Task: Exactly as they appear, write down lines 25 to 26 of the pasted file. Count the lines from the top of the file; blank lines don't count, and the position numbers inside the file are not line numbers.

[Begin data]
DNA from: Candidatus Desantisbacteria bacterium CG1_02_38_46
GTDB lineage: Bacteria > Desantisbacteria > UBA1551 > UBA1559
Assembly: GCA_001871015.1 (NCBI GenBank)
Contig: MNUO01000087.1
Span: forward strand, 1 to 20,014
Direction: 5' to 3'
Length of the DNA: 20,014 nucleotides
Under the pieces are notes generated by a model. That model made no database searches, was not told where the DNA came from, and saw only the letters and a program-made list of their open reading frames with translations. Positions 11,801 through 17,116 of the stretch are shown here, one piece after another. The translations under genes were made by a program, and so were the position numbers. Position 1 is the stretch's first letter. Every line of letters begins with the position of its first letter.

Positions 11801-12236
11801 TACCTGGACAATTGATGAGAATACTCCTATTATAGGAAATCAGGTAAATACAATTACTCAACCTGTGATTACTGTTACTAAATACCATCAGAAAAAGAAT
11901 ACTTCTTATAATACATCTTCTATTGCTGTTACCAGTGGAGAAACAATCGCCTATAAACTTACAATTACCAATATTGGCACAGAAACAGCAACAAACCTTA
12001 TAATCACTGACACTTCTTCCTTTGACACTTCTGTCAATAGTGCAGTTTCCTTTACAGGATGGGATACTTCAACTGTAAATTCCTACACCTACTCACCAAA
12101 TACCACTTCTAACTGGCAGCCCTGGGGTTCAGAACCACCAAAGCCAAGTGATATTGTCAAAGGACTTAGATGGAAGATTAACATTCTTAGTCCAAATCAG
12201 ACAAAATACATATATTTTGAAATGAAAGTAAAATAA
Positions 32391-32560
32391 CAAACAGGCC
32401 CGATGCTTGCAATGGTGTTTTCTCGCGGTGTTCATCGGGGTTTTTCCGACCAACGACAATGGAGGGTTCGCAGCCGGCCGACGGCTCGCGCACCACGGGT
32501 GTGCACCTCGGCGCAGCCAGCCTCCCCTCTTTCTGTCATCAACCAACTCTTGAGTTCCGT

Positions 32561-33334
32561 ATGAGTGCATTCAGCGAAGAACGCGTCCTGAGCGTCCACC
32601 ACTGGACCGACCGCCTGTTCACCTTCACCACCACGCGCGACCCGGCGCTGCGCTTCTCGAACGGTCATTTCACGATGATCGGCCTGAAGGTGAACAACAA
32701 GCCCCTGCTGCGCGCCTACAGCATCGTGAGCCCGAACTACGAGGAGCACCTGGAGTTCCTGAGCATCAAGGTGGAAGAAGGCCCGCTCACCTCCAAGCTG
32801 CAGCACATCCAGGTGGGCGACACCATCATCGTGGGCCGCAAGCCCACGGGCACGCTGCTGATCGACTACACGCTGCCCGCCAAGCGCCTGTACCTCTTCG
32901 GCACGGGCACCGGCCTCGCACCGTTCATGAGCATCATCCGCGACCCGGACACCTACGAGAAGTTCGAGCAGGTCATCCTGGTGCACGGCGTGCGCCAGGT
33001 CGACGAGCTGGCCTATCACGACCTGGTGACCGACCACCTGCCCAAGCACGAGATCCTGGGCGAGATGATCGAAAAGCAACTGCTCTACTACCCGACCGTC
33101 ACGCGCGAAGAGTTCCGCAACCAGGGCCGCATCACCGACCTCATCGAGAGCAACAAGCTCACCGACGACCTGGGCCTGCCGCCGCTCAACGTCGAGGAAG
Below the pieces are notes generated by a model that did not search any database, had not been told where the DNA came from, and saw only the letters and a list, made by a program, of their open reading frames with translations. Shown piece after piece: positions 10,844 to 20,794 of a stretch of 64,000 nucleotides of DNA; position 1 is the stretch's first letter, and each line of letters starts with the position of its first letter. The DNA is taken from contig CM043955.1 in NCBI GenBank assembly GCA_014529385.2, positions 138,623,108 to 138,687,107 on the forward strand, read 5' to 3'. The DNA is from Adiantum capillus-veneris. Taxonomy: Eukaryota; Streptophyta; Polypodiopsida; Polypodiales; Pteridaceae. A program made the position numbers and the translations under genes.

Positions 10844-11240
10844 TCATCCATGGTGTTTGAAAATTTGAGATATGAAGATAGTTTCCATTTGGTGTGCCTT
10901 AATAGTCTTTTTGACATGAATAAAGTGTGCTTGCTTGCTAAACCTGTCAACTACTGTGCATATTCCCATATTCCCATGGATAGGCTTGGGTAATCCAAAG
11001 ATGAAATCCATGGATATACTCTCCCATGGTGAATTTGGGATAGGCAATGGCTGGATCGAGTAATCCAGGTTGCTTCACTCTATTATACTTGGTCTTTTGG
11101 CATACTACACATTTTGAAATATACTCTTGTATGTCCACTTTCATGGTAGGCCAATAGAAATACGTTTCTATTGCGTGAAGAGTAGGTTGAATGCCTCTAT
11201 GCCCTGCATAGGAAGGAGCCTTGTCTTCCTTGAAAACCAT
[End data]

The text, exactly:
33001 CGACGAGCTGGCCTATCACGACCTGGTGACCGACCACCTGCCCAAGCACGAGATCCTGGGCGAGATGATCGAAAAGCAACTGCTCTACTACCCGACCGTC
33101 ACGCGCGAAGAGTTCCGCAACCAGGGCCGCATCACCGACCTCATCGAGAGCAACAAGCTCACCGACGACCTGGGCCTGCCGCCGCTCAACGTCGAGGAAG